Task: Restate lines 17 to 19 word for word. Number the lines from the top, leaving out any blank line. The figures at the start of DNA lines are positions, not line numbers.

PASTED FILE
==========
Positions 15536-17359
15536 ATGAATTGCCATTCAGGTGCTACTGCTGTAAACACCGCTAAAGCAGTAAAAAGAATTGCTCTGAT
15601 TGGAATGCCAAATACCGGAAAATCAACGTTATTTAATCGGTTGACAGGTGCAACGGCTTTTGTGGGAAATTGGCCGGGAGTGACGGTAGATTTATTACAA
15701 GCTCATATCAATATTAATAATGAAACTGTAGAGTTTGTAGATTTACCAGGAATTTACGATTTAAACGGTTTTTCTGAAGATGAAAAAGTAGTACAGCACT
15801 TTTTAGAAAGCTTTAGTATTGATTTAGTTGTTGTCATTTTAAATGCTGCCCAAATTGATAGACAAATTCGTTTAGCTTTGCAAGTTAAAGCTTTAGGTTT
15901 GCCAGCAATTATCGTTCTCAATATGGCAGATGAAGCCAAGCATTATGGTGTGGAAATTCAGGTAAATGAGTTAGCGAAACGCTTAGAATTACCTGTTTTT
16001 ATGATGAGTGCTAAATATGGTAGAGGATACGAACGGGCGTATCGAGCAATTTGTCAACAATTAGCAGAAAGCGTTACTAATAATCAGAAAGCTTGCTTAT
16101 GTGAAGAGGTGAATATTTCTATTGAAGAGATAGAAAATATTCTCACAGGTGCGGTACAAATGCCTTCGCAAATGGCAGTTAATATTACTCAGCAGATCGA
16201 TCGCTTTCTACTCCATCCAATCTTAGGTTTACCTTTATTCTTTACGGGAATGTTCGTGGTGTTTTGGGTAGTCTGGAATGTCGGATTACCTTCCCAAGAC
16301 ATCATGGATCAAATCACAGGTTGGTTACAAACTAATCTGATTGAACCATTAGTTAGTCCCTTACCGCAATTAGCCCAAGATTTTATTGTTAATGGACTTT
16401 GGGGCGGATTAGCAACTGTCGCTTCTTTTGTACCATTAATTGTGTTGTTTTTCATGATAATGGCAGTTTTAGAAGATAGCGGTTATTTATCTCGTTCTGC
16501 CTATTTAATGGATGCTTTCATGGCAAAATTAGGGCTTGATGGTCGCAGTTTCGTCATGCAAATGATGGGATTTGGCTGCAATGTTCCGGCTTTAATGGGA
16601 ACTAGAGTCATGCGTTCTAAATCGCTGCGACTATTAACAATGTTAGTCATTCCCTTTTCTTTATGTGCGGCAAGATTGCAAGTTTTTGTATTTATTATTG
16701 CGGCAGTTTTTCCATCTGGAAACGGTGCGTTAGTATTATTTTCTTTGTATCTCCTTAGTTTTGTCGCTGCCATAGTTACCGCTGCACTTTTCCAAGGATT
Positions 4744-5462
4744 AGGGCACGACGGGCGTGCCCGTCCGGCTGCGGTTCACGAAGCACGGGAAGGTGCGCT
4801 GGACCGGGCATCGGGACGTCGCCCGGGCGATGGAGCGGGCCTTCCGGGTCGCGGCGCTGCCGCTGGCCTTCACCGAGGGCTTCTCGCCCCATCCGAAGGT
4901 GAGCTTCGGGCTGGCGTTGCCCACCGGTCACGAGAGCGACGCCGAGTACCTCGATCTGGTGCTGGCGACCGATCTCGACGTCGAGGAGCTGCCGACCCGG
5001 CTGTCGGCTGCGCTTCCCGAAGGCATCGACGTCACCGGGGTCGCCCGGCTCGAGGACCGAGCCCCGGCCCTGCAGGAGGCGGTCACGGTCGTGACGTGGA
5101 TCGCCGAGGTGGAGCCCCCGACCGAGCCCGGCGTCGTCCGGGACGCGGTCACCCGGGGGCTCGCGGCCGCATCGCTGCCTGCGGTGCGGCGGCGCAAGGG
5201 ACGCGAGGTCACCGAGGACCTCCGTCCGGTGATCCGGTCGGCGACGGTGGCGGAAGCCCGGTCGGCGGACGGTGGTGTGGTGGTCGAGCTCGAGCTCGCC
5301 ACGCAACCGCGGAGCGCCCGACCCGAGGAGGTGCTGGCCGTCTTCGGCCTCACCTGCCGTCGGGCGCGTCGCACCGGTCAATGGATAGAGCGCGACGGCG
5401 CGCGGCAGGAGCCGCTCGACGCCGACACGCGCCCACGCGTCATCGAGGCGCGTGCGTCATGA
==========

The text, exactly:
4801 GGACCGGGCATCGGGACGTCGCCCGGGCGATGGAGCGGGCCTTCCGGGTCGCGGCGCTGCCGCTGGCCTTCACCGAGGGCTTCTCGCCCCATCCGAAGGT
4901 GAGCTTCGGGCTGGCGTTGCCCACCGGTCACGAGAGCGACGCCGAGTACCTCGATCTGGTGCTGGCGACCGATCTCGACGTCGAGGAGCTGCCGACCCGG
5001 CTGTCGGCTGCGCTTCCCGAAGGCATCGACGTCACCGGGGTCGCCCGGCTCGAGGACCGAGCCCCGGCCCTGCAGGAGGCGGTCACGGTCGTGACGTGGA